Harry Selected for “Best Faculty Award” by the Kellogg-HKUST EMBA Program


KraemerHKUST

by John Cremer
It is no small feat to be chosen as winner of the best faculty award the first time you teach for the Kellogg-HKUST EMBA programme, but that is exactly what Harry Kraemer has managed to achieve.

Of course, with 10-plus years’ experience as clinical professor of strategy at Northwestern University’s Kellogg School of Management, he wasn’t exactly a rookie. But, even so, it takes something special to win such recognition from a class of hard-nosed executives in senior positions in various industries and against the “competition” of fellow professors who are all experts in their respective fields.

“In short, I teach the same way I used to manage,” says Kraemer, who spent 25 years with healthcare multinational Baxter International, rising through the ranks to become chairman and CEO before stepping down in 2005. “I tell students I don’t have all the answers, but I do have a lot of opinions, and I expect them to jump in and make suggestions or ask anything. It is never a one-way monologue.”

His course on “leading a global company” was one of the last in the programme, acting as something of a capstone. The basic goal was to explain what it entails to be a chief executive with responsibilities that span departments, disciplines and regions and which make one ultimately answerable to every kind of stakeholder. The parallel aim was to show how to do it, bearing in mind that the ambition of many in the class is to land a C-level role with a major organisation.

To this end, Kraemer could draw not just on his Baxter experience, but also his subsequent roles as an executive partner in a private equity firm in Chicago and a director of numerous businesses in which they invested.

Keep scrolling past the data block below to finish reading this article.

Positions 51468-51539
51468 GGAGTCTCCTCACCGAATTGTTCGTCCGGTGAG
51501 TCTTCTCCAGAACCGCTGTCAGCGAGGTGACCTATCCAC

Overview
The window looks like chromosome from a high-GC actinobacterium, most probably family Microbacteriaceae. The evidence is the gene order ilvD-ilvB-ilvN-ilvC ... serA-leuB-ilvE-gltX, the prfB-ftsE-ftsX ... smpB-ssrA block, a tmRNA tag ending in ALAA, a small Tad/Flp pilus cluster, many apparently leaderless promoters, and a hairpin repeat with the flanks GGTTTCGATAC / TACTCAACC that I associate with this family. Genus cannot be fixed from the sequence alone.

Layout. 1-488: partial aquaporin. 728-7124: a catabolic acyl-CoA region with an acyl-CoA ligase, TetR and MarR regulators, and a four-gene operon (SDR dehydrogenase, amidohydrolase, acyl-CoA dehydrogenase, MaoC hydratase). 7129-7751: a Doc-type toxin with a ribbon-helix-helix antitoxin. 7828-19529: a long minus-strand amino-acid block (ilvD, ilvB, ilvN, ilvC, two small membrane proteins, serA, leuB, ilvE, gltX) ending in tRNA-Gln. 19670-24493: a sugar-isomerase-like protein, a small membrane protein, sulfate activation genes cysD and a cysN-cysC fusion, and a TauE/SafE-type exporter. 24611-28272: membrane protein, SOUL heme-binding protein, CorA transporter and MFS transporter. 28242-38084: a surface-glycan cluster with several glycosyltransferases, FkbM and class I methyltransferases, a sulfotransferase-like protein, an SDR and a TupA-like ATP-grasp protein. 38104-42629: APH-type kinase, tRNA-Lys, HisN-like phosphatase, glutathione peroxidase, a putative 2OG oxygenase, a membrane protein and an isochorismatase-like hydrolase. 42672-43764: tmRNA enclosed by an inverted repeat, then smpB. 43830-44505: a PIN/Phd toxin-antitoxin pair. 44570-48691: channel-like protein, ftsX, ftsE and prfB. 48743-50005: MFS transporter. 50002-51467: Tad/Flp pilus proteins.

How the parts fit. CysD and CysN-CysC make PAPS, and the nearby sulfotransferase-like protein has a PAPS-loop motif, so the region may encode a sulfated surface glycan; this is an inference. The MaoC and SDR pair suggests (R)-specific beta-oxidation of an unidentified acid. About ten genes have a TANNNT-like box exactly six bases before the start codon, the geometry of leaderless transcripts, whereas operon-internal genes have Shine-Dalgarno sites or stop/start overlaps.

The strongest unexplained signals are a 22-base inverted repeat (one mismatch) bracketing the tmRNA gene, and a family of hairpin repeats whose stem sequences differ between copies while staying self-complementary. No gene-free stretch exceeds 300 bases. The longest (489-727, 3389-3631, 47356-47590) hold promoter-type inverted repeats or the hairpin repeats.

“Overall, my approach was to get students to realise it is not that complicated, which may have surprised them,” he says. “There are some broad skill sets, but I started by asking them about their core values, their main purpose, and what really matters. My view is that you need to be self-reflective and insightful enough to ‘lead yourself’ before you can expect to lead other people well. I then had a series of seven or eight key topics or messages to cover in every class and would bring them in depending on how the discussion evolved.”

Kramer admits to feeling “a little emotional” when he heard about the award. He will be back in Hong Kong to attend this year’s graduation ceremony – and to teach again next year.

In offering a few words of advice for the graduating class, he commends their achievements, but also stresses that they must expect to wrestle with an ever-shifting array of challenges.

“They will need to be unbelievably prepared to manage change and uncertainty in everything from financial and foreign exchange markets to innovation, the future supply of water and energy, and even dealing with different generations in the workplace,” he says. “Global business leaders will have to deal with all this and more.”

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